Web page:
When I first tried the Gregg’s vegan sausage roll early last year, I remember thinking they’d accidentally given me the real deal instead as it tasted exactly the same. If anything it tasted better – which is no surprise really as most shop-bought sausage rolls use pretty low-quality meat. Now my vegan ‘sausage’ rolls aren’t emulating a real sausage, so there’s no Quorn here and I’m being pretty loose with the term ‘sausage’ roll. I thought it’d be more interesting (and delicious!) to fill it with vegetables instead.
The biggest conundrum I had when creating these rolls was how to make the puff-pastry, renowned for using full-fat butter. This was something that had intrigued me about Gregg’s version too – how did they make it taste exactly the same?! Well. It turns out that Jus-Rol puff pastry is actually vegan – who knew! Obviously I wanted to create my own pastry though, so the research didn’t stop there. Another revelation was that Storks Baking Block (not to be confused with their baking spread) is also vegan – as its made with vegetable oils (which also makes it lower in saturated fat!). I also found a few other brands that were classed as vegan baking spreads – so there should be something available in most supermarkets.
So whats the secret to perfect vegan rolls?
So though the baking block appeared similar to butter, it needs a little extra TLC to create delicious pastry;
- Because the baking block has a lower fat content it doesn’t get as hard as butter does, and therefore softens verryyy quickly. Which is not ideal when rolling out pastry. I’ve therefore upped the chilling frequency and time to help combat this.
- Speed is key here. When handling the dough you want it to be as quick as possible, so the dough can be back in the fridge before the baking block has started melting. This also means the filling needs to be completely ready before you begin rolling the dough out for the final time.
- Now you might have noticed that a lot of vegan sausage rolls are quite pale in colour, this is due to the lack of egg glaze. So I used sunflower oil to help give the pastry some colour and then put them under the grill for a couple of minutes.
So we’ve nailed the pastry, whats going on inside?
Anything with butternut squash in I’m allll over. So I had to include it in this; roasted with a sprinkle of cinnamon its just delicious. I also added pine nuts, sage, parsley, lemon and caramelised onions. Now with that combination I’d usually add feta into the mix – but of course this is a vegan sausage roll! I still wanted that tangy salty flavour, so I added some black olives in to the mix.
The combination is really delicious, and the pastry works really well (though this wasn’t my first attempt. Note to self, don’t try to create vegan pastry on a 31C day…). I won’t blame you if you fancy just using a packet of Jus-Rol, but please make the filling!
On with the recipe:
Vegan ‘Sausage’ Rolls
- 200 g baking block chilled
- 200 g plain flour
- 1 pinch of salt
- 100 ml ice-cold water
- 750 g butternut squash
- 2 tbsp sunflower oil plus more for glazing
- 2 tsp ground cinnamon
- 3 medium red oinions
- 1 lemon zest and juice
- 50 g pine nuts
- 50 g black olives sliced
- 50 g breadcrumbs
- 10 g sage leaves one 20g packet
- 15 g parsley 1/2 one small packet
- salt and pepper to season
- For the pastry: Cube the baking block and place in the freezer for 10 minutes. Then put the flour and salt into a large bowl, add the chilled baking block and using a blunt knife roughly mix the baking block into the flour. You want to maintain lumps of the baking block, so don’t mix too hard. Pour in half of the water and stir to combine, then pour in the remaining water until the mixture just comes together (you may not need all the water).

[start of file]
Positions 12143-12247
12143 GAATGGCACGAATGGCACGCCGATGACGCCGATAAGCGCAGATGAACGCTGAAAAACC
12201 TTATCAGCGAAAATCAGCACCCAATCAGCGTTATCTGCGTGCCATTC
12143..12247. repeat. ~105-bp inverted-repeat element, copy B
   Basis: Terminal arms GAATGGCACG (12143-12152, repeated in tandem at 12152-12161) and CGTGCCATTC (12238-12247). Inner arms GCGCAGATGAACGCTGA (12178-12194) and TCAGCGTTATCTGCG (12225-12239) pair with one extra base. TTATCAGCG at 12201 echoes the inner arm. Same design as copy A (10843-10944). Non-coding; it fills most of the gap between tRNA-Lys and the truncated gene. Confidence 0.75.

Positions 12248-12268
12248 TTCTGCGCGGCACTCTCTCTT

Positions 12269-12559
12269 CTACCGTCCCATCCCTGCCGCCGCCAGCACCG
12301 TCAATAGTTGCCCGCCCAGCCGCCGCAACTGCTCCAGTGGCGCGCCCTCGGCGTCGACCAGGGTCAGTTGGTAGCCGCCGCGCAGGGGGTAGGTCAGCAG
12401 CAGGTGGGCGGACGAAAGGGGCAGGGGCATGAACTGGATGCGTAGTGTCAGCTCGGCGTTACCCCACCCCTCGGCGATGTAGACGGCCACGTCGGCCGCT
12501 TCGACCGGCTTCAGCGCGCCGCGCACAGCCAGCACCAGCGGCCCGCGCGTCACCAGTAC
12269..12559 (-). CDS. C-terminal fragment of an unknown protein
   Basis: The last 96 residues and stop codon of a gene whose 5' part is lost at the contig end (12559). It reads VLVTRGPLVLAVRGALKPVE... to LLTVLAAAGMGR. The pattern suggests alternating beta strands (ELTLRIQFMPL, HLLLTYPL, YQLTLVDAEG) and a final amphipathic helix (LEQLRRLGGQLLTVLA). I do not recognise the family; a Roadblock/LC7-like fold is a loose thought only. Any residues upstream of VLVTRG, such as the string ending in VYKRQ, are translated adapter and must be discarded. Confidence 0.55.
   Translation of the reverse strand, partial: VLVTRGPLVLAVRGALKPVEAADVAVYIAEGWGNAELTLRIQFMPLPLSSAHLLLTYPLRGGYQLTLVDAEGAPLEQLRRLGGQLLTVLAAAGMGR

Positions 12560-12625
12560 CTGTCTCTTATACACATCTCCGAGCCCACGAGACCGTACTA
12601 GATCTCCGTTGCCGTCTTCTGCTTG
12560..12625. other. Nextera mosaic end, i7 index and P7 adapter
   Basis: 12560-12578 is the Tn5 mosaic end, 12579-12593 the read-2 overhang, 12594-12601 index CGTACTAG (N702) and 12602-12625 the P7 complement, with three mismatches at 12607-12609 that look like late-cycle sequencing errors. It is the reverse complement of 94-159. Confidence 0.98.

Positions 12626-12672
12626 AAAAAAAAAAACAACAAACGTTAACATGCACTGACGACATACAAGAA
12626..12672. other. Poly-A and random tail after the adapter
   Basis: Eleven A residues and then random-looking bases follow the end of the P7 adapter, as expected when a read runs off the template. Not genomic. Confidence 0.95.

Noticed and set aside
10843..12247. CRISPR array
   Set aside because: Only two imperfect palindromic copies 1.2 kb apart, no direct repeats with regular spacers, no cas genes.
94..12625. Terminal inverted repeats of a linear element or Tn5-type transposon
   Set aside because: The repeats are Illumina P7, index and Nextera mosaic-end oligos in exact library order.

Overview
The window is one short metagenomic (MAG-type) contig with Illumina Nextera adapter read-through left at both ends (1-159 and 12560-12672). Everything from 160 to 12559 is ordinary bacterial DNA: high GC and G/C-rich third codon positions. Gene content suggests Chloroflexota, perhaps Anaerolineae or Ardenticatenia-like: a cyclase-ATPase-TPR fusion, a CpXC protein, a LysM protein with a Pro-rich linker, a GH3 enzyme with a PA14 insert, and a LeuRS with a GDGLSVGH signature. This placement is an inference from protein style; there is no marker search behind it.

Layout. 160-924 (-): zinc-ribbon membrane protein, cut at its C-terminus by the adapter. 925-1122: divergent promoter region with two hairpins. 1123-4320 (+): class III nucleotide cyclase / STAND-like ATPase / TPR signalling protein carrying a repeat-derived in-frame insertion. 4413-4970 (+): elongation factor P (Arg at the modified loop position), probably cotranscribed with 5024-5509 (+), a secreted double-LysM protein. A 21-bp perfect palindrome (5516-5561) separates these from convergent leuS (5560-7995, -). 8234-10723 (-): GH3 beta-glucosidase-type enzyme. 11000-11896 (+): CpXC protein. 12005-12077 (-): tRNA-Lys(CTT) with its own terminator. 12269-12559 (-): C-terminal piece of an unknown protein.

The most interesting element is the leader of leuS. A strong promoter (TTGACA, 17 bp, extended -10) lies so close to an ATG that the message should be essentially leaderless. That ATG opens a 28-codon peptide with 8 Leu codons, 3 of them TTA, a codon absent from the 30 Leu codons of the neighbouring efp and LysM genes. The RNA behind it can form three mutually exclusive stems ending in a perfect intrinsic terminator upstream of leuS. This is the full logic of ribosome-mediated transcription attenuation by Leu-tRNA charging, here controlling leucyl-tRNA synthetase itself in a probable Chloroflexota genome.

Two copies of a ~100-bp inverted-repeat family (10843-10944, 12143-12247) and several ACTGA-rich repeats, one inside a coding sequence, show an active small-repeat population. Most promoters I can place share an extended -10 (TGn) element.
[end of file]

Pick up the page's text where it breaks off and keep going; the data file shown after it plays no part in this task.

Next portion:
- Tip the mixture out onto a floured work surface and roll into a long rectangle with the short edge facing you. You want it to be around 15cmx45cm. Then fold the top third of the dough down over the middle third, and fold the bottom third up over the two-thirds, as if you are folding a letter. Wrap the dough in clingfilm and chill in the fridge for 15minutes. Then repeat the rolling/folding process, turn the dough 90 degrees so the open ends are facing you and repeat the rolling and folding process again. Place in the fridge for 30 minutes, then repeat the rolling and folding process twice more, before chilling again for atleast 1hour or until needed.
- For the filling: Meanwhile, chop the butternut squash into small cubes and place into a large baking tray. Scatter over 1tbsp of the oil and the cinnamon, mix to thoroughly combine and then bake in the oven for 45mins at 200C/Fan 180C.
- Finely slice the onions. Place the remaining tbsp of oil into a medium frying pan, and place over a medium-low heat with the onions. Cook, stirring every now and then, until the onions begin to caramelise. Take off the heat and set aside.
- Once the butternut squash is cooked and very soft, place in a large bowl and mash thoroughly. Add the caramelised onions, lemon zest +juice, pine nuts, olives and breadcrumbs. Finely chop the sage and parsley and add to the bowl. Season to taste, and mix to combine all ingredients thoroughly. Set aside.
- Preheat the oven to 200C/180C Fan and place baking paper over a large baking tray.
- To assemble: Roll the chilled pastry out into a large square – approx. 40cm. Then divide into three rectangles, with the short ends facing you. Spoon the filling down the middle of each pastry rectangle, then using a pastry brush, brush oil on either side of the filling. Then fold each side of the pastry over to create a seal. Then turn each roll over so the seal is underneath. Cut the rolls into 4, so you end up with 12 rolls. Poke two holes into the top of each roll, then brush with oil. Place on the baking tray, and bake for 35 minutes. Grill for a few minutes to get a golden colour if desired.